is located only 6 kilometers from Chichen Itza, via federal highway
180 in the State of Yucatan Mexico.
Cave should be visited for the beauty of its natural stone formations
and for its archaeological importance as a ceremonial site for the
Maya. A light and sound show that relates its history can be seen
into the cave.
first man of modern times to see the treasure of Balankanche was
a tour guide from Chichen Itza. In 1959, while exploring the cave,
Gomez discovered a passageway leading deep into the caverns. It
took him two hours to follow out the path that eventually brought
him face to face with the treasures left by the ancient Maya 800
E. Wyllys Andrews, leader of the National Geographic Society Expedition
working nearby, was immediately summoned to inspect the discovery.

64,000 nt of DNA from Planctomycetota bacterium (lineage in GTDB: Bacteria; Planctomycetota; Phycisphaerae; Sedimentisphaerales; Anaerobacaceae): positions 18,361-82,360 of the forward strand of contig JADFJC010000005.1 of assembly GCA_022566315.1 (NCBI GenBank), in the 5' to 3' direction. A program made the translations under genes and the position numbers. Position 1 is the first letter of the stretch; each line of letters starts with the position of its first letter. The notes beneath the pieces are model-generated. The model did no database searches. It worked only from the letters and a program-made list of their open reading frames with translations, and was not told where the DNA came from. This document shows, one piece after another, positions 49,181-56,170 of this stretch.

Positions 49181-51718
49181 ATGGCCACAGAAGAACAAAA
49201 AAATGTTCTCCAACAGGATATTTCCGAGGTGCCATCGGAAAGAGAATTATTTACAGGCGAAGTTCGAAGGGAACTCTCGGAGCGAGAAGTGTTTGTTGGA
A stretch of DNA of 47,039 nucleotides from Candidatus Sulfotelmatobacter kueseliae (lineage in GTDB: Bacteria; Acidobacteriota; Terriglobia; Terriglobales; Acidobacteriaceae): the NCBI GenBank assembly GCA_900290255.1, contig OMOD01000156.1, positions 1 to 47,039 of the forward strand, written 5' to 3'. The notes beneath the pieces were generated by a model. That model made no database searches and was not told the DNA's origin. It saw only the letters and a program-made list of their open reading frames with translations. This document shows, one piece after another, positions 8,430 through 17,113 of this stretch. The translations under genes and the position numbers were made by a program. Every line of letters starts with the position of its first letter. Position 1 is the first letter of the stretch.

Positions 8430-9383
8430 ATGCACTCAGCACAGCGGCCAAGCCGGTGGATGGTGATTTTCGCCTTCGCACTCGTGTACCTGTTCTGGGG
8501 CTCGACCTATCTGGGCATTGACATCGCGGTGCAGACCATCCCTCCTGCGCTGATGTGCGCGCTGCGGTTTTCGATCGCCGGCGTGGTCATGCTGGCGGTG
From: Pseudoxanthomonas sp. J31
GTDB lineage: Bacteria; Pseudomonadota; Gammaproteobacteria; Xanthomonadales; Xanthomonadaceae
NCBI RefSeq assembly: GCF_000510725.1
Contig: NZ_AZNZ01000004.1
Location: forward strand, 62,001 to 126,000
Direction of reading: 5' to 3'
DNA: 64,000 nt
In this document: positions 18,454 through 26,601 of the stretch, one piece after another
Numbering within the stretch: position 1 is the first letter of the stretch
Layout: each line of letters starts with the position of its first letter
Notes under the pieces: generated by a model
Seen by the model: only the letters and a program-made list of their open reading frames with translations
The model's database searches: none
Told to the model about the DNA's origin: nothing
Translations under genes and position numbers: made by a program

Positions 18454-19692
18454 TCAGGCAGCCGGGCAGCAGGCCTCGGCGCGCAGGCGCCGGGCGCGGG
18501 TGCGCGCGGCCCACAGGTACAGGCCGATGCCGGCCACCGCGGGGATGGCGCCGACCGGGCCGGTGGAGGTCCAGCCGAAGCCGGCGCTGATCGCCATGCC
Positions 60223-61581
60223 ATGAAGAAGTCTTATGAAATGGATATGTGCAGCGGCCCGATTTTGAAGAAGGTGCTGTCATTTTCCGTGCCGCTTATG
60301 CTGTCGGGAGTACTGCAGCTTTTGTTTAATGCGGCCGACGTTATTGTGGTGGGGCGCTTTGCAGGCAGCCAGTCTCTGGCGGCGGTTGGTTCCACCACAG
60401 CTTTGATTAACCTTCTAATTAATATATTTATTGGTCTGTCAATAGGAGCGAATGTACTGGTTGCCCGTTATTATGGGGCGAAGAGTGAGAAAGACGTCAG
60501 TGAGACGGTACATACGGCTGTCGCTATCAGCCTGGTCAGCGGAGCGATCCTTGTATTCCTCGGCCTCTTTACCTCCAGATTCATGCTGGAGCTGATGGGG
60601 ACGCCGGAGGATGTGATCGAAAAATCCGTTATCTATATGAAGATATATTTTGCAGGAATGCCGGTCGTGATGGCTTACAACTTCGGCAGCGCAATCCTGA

Arriving into the cave, he was astonished when he saw with the beam
of his headlamp hundreds of glittering stalactites surrounding a
huge stalagmite (resembling a ceiba tree) which stretched from floor
to ceiling in the center of the enormous vault. Carefully placed
around the base of this unusual geological formation, said to be
the "sacred tree inside the earth", were a great variety
of ceremonial objects, offering to the rain god Tlaloc and left
undisturbed through centuries of darkness.
after its rediscovery, the cave of Balankanche was opened to the
public, who can now admire the artifacts exhibited in the exact
places in which they were found.